- "I sprang upon the swift ship in the form of a dolphin, pray to me as Apollo Delphinius; also the altar itself shall be called Delphinius and overlooked forever."
Standard[edit | edit source]
Strategy[edit | edit source]
The Oracle is a powerful generalist Wonder that every civilization wants to build and exploit, maybe except for pure Domination ones who can just conquer it instead. The numbers on the Oracle are quite deceptive, since it does not give you the real picture of its strength. Normally, a district without any building in it will give you 1 Great Person points of its respective type, the Oracle effectively triples it. If you have Pingala with his Grants title in the city as well (which you absolutely should if you built the Oracle), every district will provide 6 Great Person points per turn, without any building in it, which makes patronage of Great People never easier. The Faith discount is also a nice touch for civilizations with incentives to build a lot of Holy Sites, although this is not the main reason you would build the Oracle. Overall, this is a solid Wonder in the base game and an absolute powerhouse from Rise and Fall and beyond, since its power suits every civilization for every Victory path.
Civilopedia entry[edit | edit source]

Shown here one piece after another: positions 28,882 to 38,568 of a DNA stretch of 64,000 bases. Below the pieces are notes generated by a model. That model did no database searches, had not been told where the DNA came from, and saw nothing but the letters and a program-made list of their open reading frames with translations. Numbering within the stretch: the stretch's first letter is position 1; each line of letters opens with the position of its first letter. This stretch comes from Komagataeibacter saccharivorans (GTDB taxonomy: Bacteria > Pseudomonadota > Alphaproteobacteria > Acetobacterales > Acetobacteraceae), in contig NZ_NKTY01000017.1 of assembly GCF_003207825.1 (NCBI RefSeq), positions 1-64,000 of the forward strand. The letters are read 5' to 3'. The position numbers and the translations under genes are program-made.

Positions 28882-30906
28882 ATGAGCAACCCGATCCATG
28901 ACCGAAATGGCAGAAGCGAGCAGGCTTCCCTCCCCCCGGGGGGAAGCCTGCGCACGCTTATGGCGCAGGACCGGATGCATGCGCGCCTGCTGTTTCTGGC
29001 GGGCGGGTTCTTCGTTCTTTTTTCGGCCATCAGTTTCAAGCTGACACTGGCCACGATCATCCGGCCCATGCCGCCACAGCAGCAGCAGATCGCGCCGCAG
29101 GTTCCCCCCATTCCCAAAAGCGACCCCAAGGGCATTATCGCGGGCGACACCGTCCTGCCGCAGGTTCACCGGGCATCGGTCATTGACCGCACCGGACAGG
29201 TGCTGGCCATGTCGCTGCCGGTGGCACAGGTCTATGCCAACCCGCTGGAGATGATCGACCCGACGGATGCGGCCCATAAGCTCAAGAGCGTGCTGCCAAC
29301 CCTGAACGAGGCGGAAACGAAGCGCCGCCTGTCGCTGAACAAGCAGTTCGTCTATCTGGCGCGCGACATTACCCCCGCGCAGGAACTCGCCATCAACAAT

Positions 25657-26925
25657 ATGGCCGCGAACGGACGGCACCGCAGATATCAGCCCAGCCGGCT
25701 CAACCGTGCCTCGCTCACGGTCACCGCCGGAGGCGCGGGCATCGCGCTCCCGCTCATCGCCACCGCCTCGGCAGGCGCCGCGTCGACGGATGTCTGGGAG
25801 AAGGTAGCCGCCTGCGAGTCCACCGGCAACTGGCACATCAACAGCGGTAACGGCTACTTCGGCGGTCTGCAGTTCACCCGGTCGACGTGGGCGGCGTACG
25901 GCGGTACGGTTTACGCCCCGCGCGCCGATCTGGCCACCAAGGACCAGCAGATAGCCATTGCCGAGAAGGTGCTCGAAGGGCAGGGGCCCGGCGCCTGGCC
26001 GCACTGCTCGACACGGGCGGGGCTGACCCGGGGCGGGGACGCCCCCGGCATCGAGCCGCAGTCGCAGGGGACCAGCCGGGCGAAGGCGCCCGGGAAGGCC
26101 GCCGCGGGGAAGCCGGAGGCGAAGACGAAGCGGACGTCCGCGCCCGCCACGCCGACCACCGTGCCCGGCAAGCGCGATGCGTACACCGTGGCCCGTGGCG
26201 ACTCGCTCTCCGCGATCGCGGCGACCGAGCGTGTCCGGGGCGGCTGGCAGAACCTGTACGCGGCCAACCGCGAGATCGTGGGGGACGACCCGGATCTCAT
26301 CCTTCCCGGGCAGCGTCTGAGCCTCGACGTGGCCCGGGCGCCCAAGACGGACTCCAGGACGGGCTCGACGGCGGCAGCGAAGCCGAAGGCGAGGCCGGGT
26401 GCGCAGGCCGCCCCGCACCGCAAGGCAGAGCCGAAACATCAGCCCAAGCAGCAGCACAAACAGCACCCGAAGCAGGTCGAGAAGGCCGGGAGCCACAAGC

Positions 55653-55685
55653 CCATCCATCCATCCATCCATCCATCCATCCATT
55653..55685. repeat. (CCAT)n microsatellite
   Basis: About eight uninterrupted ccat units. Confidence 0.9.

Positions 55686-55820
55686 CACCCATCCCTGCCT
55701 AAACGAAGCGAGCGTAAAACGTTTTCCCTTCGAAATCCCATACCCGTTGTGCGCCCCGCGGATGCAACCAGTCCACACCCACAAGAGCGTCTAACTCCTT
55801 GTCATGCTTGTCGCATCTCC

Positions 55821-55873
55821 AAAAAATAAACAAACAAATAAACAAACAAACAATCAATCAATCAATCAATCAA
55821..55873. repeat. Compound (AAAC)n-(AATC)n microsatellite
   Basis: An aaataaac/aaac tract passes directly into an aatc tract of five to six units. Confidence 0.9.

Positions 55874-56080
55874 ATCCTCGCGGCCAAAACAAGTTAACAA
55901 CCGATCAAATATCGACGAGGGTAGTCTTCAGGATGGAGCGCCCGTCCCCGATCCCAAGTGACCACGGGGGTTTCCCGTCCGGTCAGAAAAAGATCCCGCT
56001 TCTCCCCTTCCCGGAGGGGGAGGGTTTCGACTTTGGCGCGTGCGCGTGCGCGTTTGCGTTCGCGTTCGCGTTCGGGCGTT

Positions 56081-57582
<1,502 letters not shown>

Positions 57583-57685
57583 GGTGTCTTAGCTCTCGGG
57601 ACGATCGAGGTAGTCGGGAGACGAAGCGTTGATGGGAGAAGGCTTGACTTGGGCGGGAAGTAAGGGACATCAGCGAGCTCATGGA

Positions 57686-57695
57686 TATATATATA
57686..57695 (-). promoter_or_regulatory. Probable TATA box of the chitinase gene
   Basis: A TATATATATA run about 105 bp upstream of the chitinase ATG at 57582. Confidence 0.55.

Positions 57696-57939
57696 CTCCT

Of all the places in ancient Greece where priestesses uttered prognostications, by far the most famous (and cryptic) was the Oracle at Delphi, a shrine to Apollo located on the slopes of Mount Parnassus. There a priestess known as the “Pythia” would – for suitable compensation – interpret dreams, commune with the gods while in a trance, and read the signs in the entrails of sacrificed animals (chickens for the cheap, or goats for those willing to pay more). The Oracle began operation as early as 1400 BC, and enjoyed a thriving business until Christianity arrived with the Romans. The greatest structure was the stately temple to Apollo (of course), and it stayed standing until pulled down on orders from Theodosius I in 390 AD. The site remained an active “pagan” center throughout the 4th Century, however, and the Pythian Games (a predecessor to the Olympics today) continued to at least 424 AD.